A common nightmare for any target shooter or deer hunter without a doubt is scope problems. Without a properly functioning scope, the shooter’s aim can vary significantly. This affects whether or not a deer is hit and how close to the target the shooter lands. In the following paragraphs you will find some of the most common rifle scope issues and some suggestions for correcting them.
Scope shift is perhaps the number one problem with rifle scopes. This is also referred to as point-of-impact, or POI shift. POI means the relationship between where the shooter is aiming or sighting and the destination where the bullet actually hits. When there is a noticeable discrepancy, then POI shift has occurred. Ironically, this is not an issue with the scope itself, yet a user problem. Often, POI shift is experienced by new scope owners; although, some veteran shooters may find themselves in the same boat if they begin using their scope in a new way.
Spring Guns Only
For this type of gun, the top reason lies in the manner in which the gun is held. Because of the delicate and sensitive nature of spring guns, group impact sometimes is moved many inches when operated at close range. Due to the vibration patterns of this sensitive system, it is vitally important to remedy this issue by acquiring a holding style and repeating it each and every single time the gun is shot.
Parallax is the most common reason for rifle’s scope shift. Again, it is not the scope that is responsible for this movement, but the inconsistency of the shooter. Sometimes new shooters will discover the parallax correction adjustment, or AO wheel, and figure they can focus on the target with no problems after a quick turn of this wheel. This is not the case. Parallax involves 3 different places so there will always be some parallax. These 3 places are the reticle, target and line between your eye and them.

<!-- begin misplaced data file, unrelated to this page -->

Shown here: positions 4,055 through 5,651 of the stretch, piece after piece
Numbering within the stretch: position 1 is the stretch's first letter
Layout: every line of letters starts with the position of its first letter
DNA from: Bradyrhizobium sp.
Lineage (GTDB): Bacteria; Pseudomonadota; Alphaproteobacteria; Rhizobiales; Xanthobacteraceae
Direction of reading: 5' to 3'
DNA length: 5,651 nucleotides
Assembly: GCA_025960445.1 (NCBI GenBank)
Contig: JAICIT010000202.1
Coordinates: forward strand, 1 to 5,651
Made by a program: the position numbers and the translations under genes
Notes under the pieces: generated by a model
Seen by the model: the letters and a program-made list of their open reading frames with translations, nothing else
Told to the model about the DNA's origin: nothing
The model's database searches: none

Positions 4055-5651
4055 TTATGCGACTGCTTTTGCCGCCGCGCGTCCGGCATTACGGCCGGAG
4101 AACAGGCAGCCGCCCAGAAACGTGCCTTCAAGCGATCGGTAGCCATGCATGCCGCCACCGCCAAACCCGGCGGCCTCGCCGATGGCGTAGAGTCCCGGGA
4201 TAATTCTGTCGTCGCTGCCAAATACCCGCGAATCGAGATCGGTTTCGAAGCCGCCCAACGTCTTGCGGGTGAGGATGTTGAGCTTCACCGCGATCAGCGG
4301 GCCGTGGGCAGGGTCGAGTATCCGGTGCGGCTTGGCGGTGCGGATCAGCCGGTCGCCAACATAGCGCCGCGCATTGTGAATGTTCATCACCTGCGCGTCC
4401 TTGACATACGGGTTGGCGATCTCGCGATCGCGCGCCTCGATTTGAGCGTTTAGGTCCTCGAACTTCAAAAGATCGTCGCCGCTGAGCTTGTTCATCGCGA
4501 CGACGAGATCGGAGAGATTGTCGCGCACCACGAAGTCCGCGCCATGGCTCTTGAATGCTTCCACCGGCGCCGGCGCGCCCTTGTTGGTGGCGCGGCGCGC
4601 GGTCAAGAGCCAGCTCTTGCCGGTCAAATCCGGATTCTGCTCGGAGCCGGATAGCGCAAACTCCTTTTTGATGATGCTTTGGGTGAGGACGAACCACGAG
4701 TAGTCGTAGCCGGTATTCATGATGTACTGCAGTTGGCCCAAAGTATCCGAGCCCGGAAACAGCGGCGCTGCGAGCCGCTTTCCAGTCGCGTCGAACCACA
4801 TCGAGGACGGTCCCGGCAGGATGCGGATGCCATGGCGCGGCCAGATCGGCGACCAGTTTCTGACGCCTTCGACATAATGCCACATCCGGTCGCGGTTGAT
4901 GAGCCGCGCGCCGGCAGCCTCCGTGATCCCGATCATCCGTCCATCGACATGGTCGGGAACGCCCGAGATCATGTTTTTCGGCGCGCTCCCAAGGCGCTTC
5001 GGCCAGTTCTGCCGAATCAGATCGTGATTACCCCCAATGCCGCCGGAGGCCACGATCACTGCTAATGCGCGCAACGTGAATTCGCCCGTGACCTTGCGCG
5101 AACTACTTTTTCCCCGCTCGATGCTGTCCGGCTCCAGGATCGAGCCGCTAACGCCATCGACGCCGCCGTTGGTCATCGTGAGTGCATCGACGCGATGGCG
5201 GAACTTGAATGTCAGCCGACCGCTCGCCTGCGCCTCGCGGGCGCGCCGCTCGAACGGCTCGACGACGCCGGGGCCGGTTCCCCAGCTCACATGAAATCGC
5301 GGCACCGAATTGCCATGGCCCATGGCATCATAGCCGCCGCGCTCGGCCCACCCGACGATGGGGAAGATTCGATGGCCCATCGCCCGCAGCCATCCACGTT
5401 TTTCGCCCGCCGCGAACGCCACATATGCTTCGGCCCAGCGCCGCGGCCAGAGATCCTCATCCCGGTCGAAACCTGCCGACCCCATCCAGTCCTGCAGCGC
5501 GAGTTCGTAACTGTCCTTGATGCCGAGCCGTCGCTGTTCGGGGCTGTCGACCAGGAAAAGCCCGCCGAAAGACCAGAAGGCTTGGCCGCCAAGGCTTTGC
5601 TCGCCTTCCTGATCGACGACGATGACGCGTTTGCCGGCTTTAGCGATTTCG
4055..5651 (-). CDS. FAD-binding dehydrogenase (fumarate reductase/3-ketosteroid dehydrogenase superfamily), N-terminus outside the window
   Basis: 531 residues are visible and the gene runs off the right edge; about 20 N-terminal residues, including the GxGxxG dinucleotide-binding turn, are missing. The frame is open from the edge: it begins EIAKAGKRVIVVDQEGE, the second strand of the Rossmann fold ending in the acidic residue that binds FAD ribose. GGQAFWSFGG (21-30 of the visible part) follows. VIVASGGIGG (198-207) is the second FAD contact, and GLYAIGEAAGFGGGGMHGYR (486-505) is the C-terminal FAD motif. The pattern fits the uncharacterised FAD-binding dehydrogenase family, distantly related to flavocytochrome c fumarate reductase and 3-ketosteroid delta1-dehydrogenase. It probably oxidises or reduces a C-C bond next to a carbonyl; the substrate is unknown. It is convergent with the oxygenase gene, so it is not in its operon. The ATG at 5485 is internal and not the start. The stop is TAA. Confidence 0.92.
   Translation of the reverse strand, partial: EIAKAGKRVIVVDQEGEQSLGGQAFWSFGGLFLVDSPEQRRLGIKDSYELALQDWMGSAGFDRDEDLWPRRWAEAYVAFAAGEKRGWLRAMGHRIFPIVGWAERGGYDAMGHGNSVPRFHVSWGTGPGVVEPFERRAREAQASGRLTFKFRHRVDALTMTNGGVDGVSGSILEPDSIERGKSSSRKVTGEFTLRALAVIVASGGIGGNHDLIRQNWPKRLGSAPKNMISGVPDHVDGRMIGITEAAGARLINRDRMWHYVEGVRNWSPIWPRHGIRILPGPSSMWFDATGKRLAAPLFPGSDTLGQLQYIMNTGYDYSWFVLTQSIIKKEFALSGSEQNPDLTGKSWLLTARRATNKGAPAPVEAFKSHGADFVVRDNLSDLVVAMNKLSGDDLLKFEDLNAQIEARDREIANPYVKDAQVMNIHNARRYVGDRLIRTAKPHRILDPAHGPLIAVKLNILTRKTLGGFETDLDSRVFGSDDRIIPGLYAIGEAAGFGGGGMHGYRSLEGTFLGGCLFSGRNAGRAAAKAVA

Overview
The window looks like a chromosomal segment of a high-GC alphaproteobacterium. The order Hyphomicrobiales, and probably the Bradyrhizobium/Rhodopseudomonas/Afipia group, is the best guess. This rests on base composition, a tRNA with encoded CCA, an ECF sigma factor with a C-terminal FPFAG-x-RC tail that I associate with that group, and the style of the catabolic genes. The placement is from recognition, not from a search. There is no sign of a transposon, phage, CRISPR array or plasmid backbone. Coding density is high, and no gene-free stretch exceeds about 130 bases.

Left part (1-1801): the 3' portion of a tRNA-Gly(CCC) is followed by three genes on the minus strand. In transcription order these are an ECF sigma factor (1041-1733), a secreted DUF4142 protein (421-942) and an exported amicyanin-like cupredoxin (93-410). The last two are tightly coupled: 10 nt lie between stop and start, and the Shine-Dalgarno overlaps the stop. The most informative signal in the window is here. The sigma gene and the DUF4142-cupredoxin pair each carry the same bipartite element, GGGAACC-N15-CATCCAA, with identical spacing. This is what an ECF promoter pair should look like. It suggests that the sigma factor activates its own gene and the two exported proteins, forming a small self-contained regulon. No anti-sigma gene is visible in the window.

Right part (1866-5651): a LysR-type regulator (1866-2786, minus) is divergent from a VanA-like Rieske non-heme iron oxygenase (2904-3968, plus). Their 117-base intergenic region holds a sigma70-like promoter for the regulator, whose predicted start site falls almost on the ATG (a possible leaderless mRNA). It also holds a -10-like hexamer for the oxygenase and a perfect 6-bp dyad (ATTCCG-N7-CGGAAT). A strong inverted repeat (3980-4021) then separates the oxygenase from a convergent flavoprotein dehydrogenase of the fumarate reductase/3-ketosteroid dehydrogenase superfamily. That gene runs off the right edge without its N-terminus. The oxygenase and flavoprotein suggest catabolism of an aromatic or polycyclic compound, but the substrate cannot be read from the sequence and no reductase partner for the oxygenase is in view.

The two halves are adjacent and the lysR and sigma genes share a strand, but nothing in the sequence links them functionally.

A good scope can correct this problem for the most part; however, the issue is more relevant for a target shooter than a hunter. For example, a pellet landing .4 inches from its intended mark is a disappointment to a target shooter, whereas a deer hunter doesn’t mind if he hits the fourth or fifth rib of the deer as long as it makes contact.
Probably the next biggest reason for scope shift is seen when the elevation is adjusted too high. There is an erector tube, where the reticle is etched, and it can move creating a “floating” appearance. This happens because tension of this tube relaxes when elevation is too high and it is no longer able to firmly hold between the adjusted action screw and springs. Correcting this can be done by simply not adjusting the reticle too high.
Shooting at Different Ranges
Another misconception when shooting is that once the mounted scope has been leveled, everything is ready to go. Depending on the range used, the scope may need adjusted. The reticle must have optical centering. Even though this is generally too small to be detected by the naked eye, the barrel of the rifle practically never gazes in the same direction as the scope itself.
If you find your rifle tilting to one side or the other, this might be your problem. This occurs when groups are moving .5 inches – .75 inches. Check out the B-Square level to fix this issue since it sticks out and is ambidextrous making it easy-to-use.
With all of the scope problems out there, be sure to check your handling. The more consistent hold, the less problems you will likely experience. Make adjustments as necessary, but don’t over do it. Get a grip and save it in the memory bank to make every shooting expedition the best it can be.